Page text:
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What should owner managed businesses take from the Spring Budget?

22nd March 2024

Whilst the key measures in Jeremy Hunt’s 2024 Spring Budget have been widely reported, taking the time to analyse these proposals can uncover the real impact on small and medium sized owner managed businesses.

So, what is changing?

R&D Tax Relief

From 1 April 2024, there will be a single merged Research and Development Expenditure Credit (RDEC) scheme, removing the historically significant SME scheme, unless the company falls within the definition of being ‘R&D intensive’. 

HMRC is still increasing its enquiry activity around R&D generally to review and check claims, but the RDEC scheme opens up the opportunity for a company to claim R&D when previously it may not have qualified. 

For example, HMRC has clarified that the company carrying out the R&D and bearing the risk should be the one receiving the relief rather than a nominee. In addition, grant-funded R&D also now attracts relief. 

Together with new conditions introduced last year that a claimant must notify HMRC within six months of the year end if a new claim is to be made, it is now more important than ever to obtain expert advice from R&D specialists to explore what reliefs may be available for your company.

National Minimum and Living Wage

With the National Living Wage age threshold being lowered to 21 from April 2024, someone turning 21 at the start of April will see a huge 52.7% jump to their minimum wage. 

This can have a significant impact on a company’s overheads. But the need to recruit  good quality staff is driving up wages anyway in a candidate-led job market. 

Even staff paid above the minimum wage may expect a corresponding increase, but other employee incentives may be more attractive to these workers. Such benefits may include share option schemes, equity incentives and non-cash benefits.

A proper review of salary structures and benefit packages can help to create a more rewarding and tax-efficient remuneration strategy for employees, particularly with the mandatory payrolling of benefits from April 2026.

Also, employers should bear in mind that with the minimum wage increase from April this year, any existing salary sacrifice schemes could be at risk if such schemes reduce salaries below the new minimum wage rates.


From 1 April 2024, the VAT registration threshold, which is the turnover level before VAT has to be charged on goods and services, is increasing by £5,000 to £90,000. 

This may take some small companies out of the need to administer and pay VAT, making them more price competitive in the market. 

Fiscal drag

Fiscal drag was not mentioned once by the Chancellor in his recent Budget but certainly reported on by the media as a key concern for taxpayers. This is where tax thresholds are frozen until 2028, so any inflationary wage rises are more exposed to tax than would have been the case if thresholds had kept pace with the prices index.

More people are being forcibly dragged into paying tax or higher rates of tax for the first time.

The annual allowance for pension contributions will remain at £60,000, as are the tapering rules and thresholds. So, as wages increase with inflation, but thresholds remain frozen thus dragging those increases into more tax, people may find it increasingly difficult to make tax-efficient pension contributions with their disposable income.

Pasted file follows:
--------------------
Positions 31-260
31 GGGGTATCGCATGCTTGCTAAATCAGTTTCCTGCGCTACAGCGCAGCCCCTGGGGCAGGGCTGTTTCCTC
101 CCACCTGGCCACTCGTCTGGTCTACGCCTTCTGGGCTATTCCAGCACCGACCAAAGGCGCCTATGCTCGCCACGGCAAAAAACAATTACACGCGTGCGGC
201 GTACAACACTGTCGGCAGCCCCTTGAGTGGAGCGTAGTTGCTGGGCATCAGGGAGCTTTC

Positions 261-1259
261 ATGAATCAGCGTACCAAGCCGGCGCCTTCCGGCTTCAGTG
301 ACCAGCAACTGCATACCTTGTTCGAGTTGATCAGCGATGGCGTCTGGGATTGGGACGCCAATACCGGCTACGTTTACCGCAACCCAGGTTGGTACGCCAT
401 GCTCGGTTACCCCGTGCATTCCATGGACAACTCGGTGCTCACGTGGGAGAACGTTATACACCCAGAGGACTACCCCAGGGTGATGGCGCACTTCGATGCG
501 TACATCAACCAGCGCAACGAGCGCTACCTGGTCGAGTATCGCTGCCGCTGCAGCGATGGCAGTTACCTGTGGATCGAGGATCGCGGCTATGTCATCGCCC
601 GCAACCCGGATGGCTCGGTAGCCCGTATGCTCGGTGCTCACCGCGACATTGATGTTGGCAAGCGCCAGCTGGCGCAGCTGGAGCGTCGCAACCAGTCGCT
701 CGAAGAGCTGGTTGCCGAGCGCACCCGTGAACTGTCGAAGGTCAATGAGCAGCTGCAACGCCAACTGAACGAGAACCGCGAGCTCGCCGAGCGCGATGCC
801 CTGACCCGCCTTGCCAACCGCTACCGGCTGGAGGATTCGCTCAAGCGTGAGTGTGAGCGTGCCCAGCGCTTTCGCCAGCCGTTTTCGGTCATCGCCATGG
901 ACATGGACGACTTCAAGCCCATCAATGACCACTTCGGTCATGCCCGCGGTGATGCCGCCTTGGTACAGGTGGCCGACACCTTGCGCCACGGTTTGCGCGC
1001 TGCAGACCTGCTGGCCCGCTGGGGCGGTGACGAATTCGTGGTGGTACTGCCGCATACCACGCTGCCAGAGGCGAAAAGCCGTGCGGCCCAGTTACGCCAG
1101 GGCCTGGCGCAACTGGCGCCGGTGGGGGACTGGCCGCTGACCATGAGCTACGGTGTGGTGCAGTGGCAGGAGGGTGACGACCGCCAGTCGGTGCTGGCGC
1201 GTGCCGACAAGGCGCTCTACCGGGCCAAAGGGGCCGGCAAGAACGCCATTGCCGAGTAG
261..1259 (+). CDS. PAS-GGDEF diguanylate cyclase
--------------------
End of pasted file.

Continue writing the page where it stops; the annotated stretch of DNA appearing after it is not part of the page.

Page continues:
Even with employees’ national insurance contribution (NIC) rates decreasing by a third since last year, overall, for every £1 given back to workers by the NIC cut, £1.30 is taken in higher taxes because of thresholds remaining unchanged.

Corporation tax

The Chancellor also froze the corporation tax rates and thresholds. 

This appears to be welcome news, as our 2023 survey of owner managed businesses revealed a clear desire amongst owner managers for consistency in business taxes. However, as costs rise so will prices to maintain profit margins, and therefore greater corporation tax liabilities could result. 

A welcome development highlighted in the 2023 Autumn Statement, and confirmed in the recent Budget, was the news that Full Expensing for corporation tax would be permanent from April 2024, meaning that the purchase costs of certain plant and machinery will result in 100% tax relief, rather than attracting a lower rate of capital allowances.

Owner manager salary vs dividends

One consideration for owner managers, with the cut in employee NICs, is to see if it is better to take a higher salary, bearing in mind the overall dividends vs salary strategy and the fact that employer NICs were not also reduced.

Recent changes to NICs, the dividend allowance and corporation tax rates now mean it is less clear as to the most tax-efficient dividend vs salary mix for owner managers.

Since 6 April 2023, for higher rate and additional rate taxpayers it becomes marginally more tax efficient to take a salary rather than dividends. This assumes a 25% rate of corporation tax. But for companies with profits below £250,000, the position becomes more complicated. 

For basic rate taxpayers and companies benefitting from the 19% corporate tax rate, paying dividends is likely to be the better option.

However, there are wider considerations to factor in. A salary payment could increase a claim for R&D tax credits, and also increase relevant earnings for personal pension contributions.

Ultimately the answer is: ‘it depends’. Remuneration needs to be looked at holistically, factoring in both the individual’s circumstances and those of the business. Consideration needs to be given to tax efficiency, financial stability, legal compliance, and retirement planning.


Overall, the Spring Budget did not provide a great deal of comfort for owner managers, but there are some detailed changes in taxes which could be helpful with careful planning and thought.

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